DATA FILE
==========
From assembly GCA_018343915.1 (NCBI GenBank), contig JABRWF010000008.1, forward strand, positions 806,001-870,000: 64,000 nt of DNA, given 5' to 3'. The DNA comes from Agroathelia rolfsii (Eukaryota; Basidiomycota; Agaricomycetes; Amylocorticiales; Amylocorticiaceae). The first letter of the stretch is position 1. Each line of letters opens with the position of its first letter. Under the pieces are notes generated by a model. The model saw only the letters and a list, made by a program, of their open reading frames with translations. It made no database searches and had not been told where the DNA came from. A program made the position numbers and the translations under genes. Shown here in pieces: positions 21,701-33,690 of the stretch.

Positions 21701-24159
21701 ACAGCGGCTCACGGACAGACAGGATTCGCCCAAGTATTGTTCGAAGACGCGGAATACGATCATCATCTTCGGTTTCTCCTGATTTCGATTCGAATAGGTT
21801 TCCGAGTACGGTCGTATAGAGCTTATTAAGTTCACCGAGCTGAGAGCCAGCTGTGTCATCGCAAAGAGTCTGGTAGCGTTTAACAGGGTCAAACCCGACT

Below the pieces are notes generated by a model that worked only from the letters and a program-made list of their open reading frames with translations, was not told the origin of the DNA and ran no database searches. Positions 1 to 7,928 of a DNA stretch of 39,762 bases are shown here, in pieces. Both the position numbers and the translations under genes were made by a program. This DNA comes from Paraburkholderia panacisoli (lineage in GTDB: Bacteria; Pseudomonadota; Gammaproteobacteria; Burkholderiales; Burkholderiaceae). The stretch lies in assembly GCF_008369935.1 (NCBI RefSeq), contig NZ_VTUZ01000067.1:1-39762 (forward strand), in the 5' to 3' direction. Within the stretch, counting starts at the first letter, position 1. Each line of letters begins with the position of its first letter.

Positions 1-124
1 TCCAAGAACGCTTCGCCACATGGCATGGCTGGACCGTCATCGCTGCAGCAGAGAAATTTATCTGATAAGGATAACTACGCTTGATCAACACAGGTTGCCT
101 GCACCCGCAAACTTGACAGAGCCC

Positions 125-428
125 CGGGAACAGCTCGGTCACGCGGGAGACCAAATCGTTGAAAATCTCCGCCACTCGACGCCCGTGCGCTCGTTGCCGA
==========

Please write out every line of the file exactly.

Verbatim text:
From assembly GCA_018343915.1 (NCBI GenBank), contig JABRWF010000008.1, forward strand, positions 806,001-870,000: 64,000 nt of DNA, given 5' to 3'. The DNA comes from Agroathelia rolfsii (Eukaryota; Basidiomycota; Agaricomycetes; Amylocorticiales; Amylocorticiaceae). The first letter of the stretch is position 1. Each line of letters opens with the position of its first letter. Under the pieces are notes generated by a model. The model saw only the letters and a list, made by a program, of their open reading frames with translations. It made no database searches and had not been told where the DNA came from. A program made the position numbers and the translations under genes. Shown here in pieces: positions 21,701-33,690 of the stretch.

Positions 21701-24159
21701 ACAGCGGCTCACGGACAGACAGGATTCGCCCAAGTATTGTTCGAAGACGCGGAATACGATCATCATCTTCGGTTTCTCCTGATTTCGATTCGAATAGGTT
21801 TCCGAGTACGGTCGTATAGAGCTTATTAAGTTCACCGAGCTGAGAGCCAGCTGTGTCATCGCAAAGAGTCTGGTAGCGTTTAACAGGGTCAAACCCGACT

Below the pieces are notes generated by a model that worked only from the letters and a program-made list of their open reading frames with translations, was not told the origin of the DNA and ran no database searches. Positions 1 to 7,928 of a DNA stretch of 39,762 bases are shown here, in pieces. Both the position numbers and the translations under genes were made by a program. This DNA comes from Paraburkholderia panacisoli (lineage in GTDB: Bacteria; Pseudomonadota; Gammaproteobacteria; Burkholderiales; Burkholderiaceae). The stretch lies in assembly GCF_008369935.1 (NCBI RefSeq), contig NZ_VTUZ01000067.1:1-39762 (forward strand), in the 5' to 3' direction. Within the stretch, counting starts at the first letter, position 1. Each line of letters begins with the position of its first letter.

Positions 1-124
1 TCCAAGAACGCTTCGCCACATGGCATGGCTGGACCGTCATCGCTGCAGCAGAGAAATTTATCTGATAAGGATAACTACGCTTGATCAACACAGGTTGCCT
101 GCACCCGCAAACTTGACAGAGCCC

Positions 125-428
125 CGGGAACAGCTCGGTCACGCGGGAGACCAAATCGTTGAAAATCTCCGCCACTCGACGCCCGTGCGCTCGTTGCCGA